How can the UN add value in the digital transformation?

As a convener – The AI for Global Good Summit, the Broadband Commission for Sustainable Development, ITU’s Global Symposium for Regulators, the WSIS Forum, the Multi-stakeholder Forum on Science, Technology and Innovation for the Sustainable Development Goals (STI Forum).

Providing a space for debating values and norms – the IGF, the Group of Governmental Experts on Developments in the Field of Information and Telecommunications in the Context of International Security, Special Rapporteurs on the Right to Privacy and on the promotion and protection of the Right to Freedom of Opinion and Expression, UNESCO’s Artificial Intelligence with Human Values for Sustainable Development initiative, UNICEF’s efforts around children’s online safety.

Standard setting – ITU’s Telecommunication Standardization Sector, the UN Statistical Commission and its Global Working Group on Big Data for Official Statistics, WHO guidelines on digital health interventions, the Humanitarian Data Exchange – an open platform and standard for sharing data across crises and organisations.

Multi-stakeholder or bilateral initiatives on specific issues – EQUALS: The Global Partnership for Gender Equality in the Digital Age, the Emergency Telecommunications Cluster hosted by WFP, the UN Global Compact’s Breakthrough Innovation for the SDGs Action Platform, the Famine Action Mechanism hosted by the World Bank and the UN in partnership with industry.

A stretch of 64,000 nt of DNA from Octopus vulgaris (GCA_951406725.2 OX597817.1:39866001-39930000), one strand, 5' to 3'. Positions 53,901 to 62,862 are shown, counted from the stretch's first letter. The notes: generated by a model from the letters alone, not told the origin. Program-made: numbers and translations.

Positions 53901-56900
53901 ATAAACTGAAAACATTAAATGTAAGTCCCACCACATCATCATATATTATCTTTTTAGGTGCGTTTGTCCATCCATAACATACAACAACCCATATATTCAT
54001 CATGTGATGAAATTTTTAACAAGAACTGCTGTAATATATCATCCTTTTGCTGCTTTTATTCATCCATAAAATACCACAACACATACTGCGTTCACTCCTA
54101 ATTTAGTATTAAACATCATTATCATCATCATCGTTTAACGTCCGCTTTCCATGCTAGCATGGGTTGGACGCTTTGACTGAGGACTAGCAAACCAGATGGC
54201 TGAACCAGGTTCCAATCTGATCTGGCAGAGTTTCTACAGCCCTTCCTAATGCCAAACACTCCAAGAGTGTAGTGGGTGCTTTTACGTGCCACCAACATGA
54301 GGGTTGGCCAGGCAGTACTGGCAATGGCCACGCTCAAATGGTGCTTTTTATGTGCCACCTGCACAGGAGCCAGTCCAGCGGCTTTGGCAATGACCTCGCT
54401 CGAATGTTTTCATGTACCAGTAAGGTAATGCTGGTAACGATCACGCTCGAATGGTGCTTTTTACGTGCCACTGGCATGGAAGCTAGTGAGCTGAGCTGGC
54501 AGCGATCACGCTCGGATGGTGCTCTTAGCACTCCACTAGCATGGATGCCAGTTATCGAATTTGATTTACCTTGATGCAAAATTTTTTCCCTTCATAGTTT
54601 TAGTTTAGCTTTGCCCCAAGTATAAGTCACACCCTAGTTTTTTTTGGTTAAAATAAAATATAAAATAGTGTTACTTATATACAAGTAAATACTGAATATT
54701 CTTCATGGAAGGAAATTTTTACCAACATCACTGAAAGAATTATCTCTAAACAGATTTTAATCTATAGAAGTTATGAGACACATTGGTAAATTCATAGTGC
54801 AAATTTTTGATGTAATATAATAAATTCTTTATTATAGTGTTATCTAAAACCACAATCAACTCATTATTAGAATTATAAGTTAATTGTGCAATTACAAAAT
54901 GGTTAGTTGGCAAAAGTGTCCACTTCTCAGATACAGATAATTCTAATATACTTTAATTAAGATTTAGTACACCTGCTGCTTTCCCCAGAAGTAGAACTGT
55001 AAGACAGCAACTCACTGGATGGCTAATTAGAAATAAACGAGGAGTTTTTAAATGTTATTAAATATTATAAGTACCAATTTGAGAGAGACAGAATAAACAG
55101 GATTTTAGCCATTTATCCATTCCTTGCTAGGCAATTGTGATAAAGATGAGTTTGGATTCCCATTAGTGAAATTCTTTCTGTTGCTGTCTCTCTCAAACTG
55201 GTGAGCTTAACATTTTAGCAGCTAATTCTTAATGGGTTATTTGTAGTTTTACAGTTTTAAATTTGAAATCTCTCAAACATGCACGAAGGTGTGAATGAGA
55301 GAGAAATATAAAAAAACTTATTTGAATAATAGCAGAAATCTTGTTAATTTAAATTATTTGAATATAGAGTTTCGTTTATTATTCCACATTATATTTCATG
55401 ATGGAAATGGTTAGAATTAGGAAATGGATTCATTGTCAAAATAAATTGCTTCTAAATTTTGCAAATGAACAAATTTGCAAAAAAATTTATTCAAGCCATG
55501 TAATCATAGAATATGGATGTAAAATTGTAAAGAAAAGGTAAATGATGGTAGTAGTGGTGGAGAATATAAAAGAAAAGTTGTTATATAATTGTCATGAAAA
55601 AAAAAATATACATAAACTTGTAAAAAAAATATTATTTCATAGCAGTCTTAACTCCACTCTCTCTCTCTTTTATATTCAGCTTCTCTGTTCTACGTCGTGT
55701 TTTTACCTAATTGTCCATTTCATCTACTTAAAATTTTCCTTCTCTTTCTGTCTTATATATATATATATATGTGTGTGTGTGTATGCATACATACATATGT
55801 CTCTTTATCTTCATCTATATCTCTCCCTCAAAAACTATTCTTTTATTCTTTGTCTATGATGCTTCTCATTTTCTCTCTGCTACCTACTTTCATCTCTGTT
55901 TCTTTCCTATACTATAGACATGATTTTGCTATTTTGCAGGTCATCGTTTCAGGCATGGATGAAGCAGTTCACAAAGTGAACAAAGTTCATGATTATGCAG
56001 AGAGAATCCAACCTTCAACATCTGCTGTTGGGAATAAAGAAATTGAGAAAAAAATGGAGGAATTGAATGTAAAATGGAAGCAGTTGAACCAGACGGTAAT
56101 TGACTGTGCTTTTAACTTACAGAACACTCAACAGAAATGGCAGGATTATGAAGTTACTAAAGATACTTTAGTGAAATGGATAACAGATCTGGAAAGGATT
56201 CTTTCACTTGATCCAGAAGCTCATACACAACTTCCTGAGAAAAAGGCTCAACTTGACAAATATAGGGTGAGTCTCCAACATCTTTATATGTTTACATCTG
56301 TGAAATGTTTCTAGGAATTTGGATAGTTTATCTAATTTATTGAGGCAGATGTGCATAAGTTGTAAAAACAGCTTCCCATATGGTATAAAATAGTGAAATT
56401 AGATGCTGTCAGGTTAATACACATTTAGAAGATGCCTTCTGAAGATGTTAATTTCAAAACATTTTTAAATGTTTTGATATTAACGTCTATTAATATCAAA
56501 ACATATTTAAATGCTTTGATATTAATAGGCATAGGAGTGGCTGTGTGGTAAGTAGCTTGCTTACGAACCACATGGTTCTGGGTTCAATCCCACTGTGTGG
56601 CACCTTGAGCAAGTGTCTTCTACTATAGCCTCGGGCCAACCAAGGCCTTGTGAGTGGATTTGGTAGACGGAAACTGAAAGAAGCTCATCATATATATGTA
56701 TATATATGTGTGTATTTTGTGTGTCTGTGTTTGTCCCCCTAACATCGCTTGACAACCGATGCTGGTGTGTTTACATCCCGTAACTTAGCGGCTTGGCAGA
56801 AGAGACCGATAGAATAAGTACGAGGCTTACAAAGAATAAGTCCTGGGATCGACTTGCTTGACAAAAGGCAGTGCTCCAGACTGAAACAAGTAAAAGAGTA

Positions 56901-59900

Developing the capacity of member states – UNDP’s Accelerator Labs, the Technology Facilitation Mechanism, UN Global Pulse Labs, the United Nations Conference on Trade and Development’s trainings, the Digital Blue Helmets initiative, the UN Office on Drugs and Crime’s Global Programme on Cybercrime.

Ranking, mapping and measuring – the annual E-Government Survey produced by the United Nations Department of Economic and Social Affairs, the United Nations Institute for Disarmament Research’s Cyber Policy Portal, an online reference tool that maps the cybersecurity and cybersecurity-related policy landscape, ITU’s Measuring the Information Society report and Global Cybersecurity Index.

Arbitration and dispute-resolution – The World Intellectual Property Organization’s Internet Domain Name Process, the United Nations Commission on International Trade Law.
 

 

Created by the innovation units of several UN agencies in 2015, the UN Innovation Network is working on sharing best practices and recommending harmonisation of policies which may help reduce fragmentation across the UN system. The UN’s highest-level coordination body, the Chief Executives Board for Coordination, is trying to encourage more system-wide coordination through initiatives such as the UN Data Innovation Lab and UN data privacy principles. The High-level Committee on Programmes could also have a role to enable more knowledge sharing, efficiencies of scale and scaling up of successful practices and initiatives across the UN system.

The development of the UN Secretary-General’s Strategy on New Technologies, issued in September 2018, has helped identify points of overlap and convergence, and UN agencies meet regularly to track progress. The strategy notes that the Secretary-General may consider appointing a “Tech Envoy” following the work of this Panel.

The UN can play a key role in enhancing digital cooperation by developing greater organisational and human capacity on digital governance issues and improving its ability to respond to member states’ need for policy advice and capacity development.